It’s unlike me to lay my heart on my sleeve, but it’s because I believe this matter is important that I do. I anxiously await your response (In full disclosure, I am fully prepared to travel sixteen hours home to convince you in person if this letter isn’t enough.)
It’s my genuine hope that you all are faring well. Enjoy the warm harvest weather!
When he was done, Bash folded the letter back up and pushed it to the middle of the table. His chest swelled with pride for his brother, who had finally grown into the man he’d been rushing to be all these months. Now, the lad had done it on his own volition and on his own merit.
“Well, what’s it to be?” Bash asked carefully. Matthew and Marilla exchanged a look that only a pair of siblings would be able to decipher before the older woman took up her own pencil and a sheet of paper. For a moment, Bash worried that she would say, “ Sorry Bash, but he isn’t good enough for our Anne.” But then she sent a smile of genuine satisfaction across the table and he heaved a sigh of relief.
“If you give me just a moment, I’d like to write to Gilbert to tell him that he’s had our blessing long before Anne burst into our kitchen to say she was in love with him. Would you mail it for us once I’m finished?”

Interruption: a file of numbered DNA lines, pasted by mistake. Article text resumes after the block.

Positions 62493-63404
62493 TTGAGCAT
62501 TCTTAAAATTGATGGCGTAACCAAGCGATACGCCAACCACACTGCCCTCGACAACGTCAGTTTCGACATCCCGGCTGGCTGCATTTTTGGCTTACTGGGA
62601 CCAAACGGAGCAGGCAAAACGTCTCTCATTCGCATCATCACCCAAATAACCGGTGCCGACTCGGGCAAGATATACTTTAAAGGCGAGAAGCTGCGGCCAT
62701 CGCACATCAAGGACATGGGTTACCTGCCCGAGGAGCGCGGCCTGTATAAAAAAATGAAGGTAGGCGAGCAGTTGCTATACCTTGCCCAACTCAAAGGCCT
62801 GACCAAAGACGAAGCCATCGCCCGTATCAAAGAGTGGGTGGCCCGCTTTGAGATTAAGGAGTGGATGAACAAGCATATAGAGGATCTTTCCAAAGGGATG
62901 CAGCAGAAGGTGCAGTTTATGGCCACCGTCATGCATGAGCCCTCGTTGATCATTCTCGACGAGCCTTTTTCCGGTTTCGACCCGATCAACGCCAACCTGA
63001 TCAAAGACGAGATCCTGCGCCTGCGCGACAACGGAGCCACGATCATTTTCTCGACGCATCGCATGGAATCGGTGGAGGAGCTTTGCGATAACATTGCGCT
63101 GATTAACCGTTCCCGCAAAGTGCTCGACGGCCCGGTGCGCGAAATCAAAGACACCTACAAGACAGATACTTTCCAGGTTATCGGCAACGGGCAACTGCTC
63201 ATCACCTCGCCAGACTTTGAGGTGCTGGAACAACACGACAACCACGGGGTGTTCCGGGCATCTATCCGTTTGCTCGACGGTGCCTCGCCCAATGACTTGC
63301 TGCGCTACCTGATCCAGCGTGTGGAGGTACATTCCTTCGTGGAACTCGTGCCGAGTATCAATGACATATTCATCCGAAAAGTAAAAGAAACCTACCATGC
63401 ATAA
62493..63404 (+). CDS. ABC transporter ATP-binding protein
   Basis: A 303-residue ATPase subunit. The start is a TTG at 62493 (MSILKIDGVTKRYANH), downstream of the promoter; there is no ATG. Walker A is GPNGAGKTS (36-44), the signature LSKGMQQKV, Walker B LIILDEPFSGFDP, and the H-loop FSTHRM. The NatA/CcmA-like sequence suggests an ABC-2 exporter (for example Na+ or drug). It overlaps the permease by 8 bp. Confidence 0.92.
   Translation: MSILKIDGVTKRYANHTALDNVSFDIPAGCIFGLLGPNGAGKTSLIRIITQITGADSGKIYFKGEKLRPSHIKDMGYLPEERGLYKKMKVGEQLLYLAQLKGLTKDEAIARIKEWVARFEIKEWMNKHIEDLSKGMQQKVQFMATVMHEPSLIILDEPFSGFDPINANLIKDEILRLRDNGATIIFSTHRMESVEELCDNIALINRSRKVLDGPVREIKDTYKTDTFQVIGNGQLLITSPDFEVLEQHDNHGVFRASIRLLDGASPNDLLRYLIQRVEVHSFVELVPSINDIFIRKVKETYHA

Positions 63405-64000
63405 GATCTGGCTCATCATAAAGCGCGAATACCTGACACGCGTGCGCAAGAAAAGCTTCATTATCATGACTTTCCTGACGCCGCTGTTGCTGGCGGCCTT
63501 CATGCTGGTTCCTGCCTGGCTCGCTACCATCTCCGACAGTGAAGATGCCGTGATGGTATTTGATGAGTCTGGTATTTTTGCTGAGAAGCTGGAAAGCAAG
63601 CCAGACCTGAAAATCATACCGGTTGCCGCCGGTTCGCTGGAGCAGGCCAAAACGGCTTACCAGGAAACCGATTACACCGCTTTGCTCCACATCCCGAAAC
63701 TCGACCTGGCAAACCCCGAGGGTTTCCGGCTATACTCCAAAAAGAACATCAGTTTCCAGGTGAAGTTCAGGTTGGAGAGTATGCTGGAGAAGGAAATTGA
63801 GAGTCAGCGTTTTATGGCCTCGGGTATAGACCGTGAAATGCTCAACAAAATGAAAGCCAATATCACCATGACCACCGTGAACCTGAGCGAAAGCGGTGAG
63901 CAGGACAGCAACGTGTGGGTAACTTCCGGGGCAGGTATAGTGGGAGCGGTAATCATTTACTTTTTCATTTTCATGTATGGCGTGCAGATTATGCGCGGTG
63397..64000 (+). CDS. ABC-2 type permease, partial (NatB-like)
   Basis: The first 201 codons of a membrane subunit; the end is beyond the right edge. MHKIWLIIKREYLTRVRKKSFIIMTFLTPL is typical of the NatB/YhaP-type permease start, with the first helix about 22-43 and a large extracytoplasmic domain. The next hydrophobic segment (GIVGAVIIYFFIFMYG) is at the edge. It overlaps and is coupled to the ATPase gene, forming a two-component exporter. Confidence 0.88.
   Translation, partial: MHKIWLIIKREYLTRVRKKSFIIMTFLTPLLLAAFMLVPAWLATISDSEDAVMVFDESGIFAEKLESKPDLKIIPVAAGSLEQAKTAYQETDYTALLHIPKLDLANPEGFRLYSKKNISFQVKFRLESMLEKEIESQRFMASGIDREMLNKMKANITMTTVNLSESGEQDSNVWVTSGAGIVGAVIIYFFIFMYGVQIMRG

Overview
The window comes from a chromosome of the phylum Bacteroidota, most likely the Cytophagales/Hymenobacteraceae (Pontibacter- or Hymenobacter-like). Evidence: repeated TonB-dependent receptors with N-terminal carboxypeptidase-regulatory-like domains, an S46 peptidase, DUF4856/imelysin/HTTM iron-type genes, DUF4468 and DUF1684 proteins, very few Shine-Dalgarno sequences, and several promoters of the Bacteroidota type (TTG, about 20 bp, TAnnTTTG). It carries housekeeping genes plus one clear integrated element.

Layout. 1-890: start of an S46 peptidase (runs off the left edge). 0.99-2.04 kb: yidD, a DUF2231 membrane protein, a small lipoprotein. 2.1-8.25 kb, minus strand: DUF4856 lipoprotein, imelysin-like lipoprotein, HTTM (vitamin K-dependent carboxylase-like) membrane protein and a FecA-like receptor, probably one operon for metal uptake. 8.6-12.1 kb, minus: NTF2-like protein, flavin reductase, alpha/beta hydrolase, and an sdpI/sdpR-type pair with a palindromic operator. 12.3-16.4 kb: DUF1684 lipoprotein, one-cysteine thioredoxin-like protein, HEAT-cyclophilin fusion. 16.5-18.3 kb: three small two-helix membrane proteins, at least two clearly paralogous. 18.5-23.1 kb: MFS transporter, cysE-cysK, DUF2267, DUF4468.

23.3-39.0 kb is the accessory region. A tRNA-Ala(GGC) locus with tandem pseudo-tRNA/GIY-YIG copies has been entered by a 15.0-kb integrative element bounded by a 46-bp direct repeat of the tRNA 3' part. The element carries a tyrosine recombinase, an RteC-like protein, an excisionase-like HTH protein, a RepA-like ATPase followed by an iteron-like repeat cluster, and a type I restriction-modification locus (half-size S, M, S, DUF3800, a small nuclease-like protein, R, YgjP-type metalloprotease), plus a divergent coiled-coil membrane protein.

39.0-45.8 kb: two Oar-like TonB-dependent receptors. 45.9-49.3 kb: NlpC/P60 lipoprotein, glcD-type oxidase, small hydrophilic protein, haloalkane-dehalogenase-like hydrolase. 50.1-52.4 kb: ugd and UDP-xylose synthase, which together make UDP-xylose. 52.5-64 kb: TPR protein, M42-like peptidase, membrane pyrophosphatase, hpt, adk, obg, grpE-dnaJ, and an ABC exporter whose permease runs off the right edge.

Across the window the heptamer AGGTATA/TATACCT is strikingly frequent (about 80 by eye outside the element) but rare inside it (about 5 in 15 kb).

“I’d be delighted to,” Bash replied warmly. He paused before adding, “Everyone knew except him, didn’t they?”
“Seems so,” Matthew said bashfully. “She said it so loud, even the horses knew.”
The perk of living with a philosophy major was that the house was almost always quiet. Silence suited the Sunset House - they’d begun to call it that without realizing it - and Gilbert couldn’t help but sometimes feel like he was sitting at his own desk back home. When he listened to the birdsong just outside his window or looked up at the printed skeleton models hanging above his desk, he could almost forget he was a thousand miles away from home. He shared the apartment’s study with Ron, but the man worked so soundlessly that the only sound Gilbert could ever make out was the gears turning in the man’s head.
School, as it turned out, was more tiring and more fulfilling than he could have prepared himself for. Two weeks into his classes, he’d collected an odd array of friends - mostly people Ron knew, which explained their peculiar nature. Yet, none of them were, as Anne would say, kindred spirits. Ron was either growing on him or he was merely becoming more accustomed to his nosy roommate’s antics.